Study Finds Many Consumers Ignore Food
of Article: http://news.rutgers.edu/medrel/news-releases/2009/04/rutgers-study-finds-20090410
April 14, 2009
NEW BRUNSWICK, N.J. – Rutgers’ Food Policy Institute (FPI)
released a study today showing that many Americans fail to check their
homes for recalled food products.
Only about 60 percent of the studied sample reported ever having looked for
recalled food in their homes, and
only 10 percent said they had ever found a recalled food product.
The study was based on a survey of 1,101 Americans interviewed by
telephone from Aug. 4 to Sept. 24, 2008. The study can be downloaded at www.foodpolicy.rutgers.edu.
Most respondents said they pay a great deal of attention to food recalls and, when they learn about
them, tell many other people. But 40 percent of these consumers think that
the foods they purchase are less
likely to be recalled than those purchased by others, appearing to believe that
food recalls just don’t apply to
Despite widespread awareness of recent foodborne illness outbreaks and a sense
that the number of food recalls is
increasing, about half of Americans say that food recalls have had no impact on their
lives, said psychologist William K. Hallman, a professor of human
ecology at Rutgers, The State University of New Jersey, School of Environmental and Biological Sciences.
“Getting consumers to pay attention to news about recalls isn’t the hard
part," he said. “It’s getting them to take the step of actually
looking for recalled food products
in their homes.” Hallman is also the director of FPI and lead author of the
The Rutgers researchers also offered suggestions about how to improve
communications about food recalls.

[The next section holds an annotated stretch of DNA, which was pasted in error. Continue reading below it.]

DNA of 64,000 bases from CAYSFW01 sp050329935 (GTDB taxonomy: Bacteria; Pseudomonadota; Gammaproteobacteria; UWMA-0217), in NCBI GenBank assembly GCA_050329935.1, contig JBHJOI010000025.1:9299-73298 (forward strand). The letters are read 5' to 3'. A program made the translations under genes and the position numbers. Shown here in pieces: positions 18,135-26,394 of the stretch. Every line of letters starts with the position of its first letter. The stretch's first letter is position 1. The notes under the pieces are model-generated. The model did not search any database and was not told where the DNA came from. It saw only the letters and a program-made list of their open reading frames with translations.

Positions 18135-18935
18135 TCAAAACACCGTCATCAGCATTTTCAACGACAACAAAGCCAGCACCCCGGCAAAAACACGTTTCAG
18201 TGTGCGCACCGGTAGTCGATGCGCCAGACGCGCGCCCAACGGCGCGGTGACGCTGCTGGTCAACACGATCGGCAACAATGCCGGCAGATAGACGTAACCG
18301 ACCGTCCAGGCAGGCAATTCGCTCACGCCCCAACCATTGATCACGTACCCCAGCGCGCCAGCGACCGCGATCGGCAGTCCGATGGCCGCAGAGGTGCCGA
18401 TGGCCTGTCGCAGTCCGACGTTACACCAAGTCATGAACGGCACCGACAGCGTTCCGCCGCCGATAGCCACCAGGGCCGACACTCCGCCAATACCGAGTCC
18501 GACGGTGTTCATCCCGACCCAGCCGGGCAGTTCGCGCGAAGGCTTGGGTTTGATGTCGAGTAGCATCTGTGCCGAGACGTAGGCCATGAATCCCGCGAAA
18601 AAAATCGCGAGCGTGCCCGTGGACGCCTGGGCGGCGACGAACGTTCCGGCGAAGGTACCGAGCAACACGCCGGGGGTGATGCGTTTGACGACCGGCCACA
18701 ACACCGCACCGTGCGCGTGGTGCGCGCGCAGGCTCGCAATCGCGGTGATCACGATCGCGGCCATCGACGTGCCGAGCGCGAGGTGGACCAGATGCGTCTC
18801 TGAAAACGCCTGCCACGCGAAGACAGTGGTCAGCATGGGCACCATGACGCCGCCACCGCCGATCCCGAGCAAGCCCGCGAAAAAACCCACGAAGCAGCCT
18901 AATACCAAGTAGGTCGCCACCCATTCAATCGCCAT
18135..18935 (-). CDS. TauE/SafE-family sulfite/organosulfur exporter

Nearly 75 percent of those surveyed said they would like to receive
personalized information about recalls on their receipt at the grocery
store, and more than 60 percent said they also would also like to receive
such information through a letter or an e-mail.
Hallman said that personalizing communications about food recalls may be the way to overcome
the sense that the messages are meant for someone else. Providing consumers
with recall information about specific products they have purchased makes
it harder for them to ignore the advice to look for the recalled items.
But even when people find recalled food,
not all do what they are told. Approximately 12 percent reported eating a food they thought had been recalled. At
the other extreme, some consumers take a “better safe than sorry” attitude.
More than 25 percent reported that they had simply discarded food products after hearing about a
recall, potentially wasting safe, nutritious food. Many consumers also avoid
purchasing products not included in the recall but which are similar, or
are from the same manufacturer.
“Our research also points out that instructions to consumers must
be clear and comprehensible if you want them to act appropriately after a food recall,” Hallman said. He cites the
Food and Drug Administration’s
recent advice to consumers not to eat pistachios, but to hold onto them and
not throw them away as confusing to consumers.
“We found that clear, direct messages such as ‘throw the food in the garbage’ or ‘return the food to the store for a refund,’ should
motivate action. Keeping people in a holding pattern is more likely to
result in inaction, and it certainly increases the likelihood that someone
might eat the food by accident.”
The authors of the study are William K. Hallman and Cara L. Cuite,
researchers at FPI, and Neal H. Hooker, a researcher at the Ohio State
University. The study was funded by the United States Department of
Agriculture and the Grocery
An earlier report based on data from the same survey provided insight
into consumer awareness of the Salmonella Saintpaul advisory in the summer
of 2008. The report is also available at www.foodpolicy.rutgers.edu.
FPI is a research unit of Rutgers’ New Jersey
Agricultural Experiment Station. The institute addresses
important emerging food policy
issues and supports public and private decision makers who shape aspects of
the food system within which
government, agriculture, industry and the consumer interact.